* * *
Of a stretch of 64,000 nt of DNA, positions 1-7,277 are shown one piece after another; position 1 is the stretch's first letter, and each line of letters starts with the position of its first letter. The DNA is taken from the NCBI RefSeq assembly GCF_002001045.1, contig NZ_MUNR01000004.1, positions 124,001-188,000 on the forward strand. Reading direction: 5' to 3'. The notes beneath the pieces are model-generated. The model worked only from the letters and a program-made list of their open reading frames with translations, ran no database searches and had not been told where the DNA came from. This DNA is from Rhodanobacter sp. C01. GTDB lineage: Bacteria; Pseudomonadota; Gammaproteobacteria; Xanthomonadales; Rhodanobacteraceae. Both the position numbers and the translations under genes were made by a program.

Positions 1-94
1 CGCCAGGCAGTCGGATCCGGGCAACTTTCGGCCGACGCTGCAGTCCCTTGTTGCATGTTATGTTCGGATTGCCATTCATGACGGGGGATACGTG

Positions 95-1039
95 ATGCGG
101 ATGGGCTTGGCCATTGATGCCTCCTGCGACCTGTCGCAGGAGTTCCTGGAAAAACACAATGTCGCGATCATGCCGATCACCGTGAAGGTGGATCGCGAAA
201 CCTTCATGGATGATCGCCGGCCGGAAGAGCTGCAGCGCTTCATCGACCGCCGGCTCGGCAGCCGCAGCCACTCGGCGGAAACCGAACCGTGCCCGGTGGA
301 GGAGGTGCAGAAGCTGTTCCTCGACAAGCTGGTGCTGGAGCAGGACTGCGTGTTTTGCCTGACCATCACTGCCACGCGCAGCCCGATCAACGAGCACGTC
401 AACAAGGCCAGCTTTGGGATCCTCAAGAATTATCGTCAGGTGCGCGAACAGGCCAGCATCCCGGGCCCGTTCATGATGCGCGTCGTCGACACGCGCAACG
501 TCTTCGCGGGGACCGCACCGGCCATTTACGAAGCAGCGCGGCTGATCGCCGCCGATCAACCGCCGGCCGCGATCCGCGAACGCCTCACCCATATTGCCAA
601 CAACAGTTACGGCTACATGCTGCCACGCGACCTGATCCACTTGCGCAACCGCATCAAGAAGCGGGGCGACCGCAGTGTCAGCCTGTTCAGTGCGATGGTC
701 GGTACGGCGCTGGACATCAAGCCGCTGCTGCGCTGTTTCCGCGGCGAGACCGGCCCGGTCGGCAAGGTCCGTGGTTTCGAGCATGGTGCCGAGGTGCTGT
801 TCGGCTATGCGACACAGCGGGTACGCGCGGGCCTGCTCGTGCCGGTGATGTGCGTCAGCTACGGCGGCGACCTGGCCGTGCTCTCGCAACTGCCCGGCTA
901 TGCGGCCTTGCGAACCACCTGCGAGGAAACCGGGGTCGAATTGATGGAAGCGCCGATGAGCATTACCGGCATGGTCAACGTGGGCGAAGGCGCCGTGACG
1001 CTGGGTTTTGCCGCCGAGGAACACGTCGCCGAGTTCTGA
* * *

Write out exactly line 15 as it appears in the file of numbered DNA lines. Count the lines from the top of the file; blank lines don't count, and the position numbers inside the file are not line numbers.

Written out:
1001 CTGGGTTTTGCCGCCGAGGAACACGTCGCCGAGTTCTGA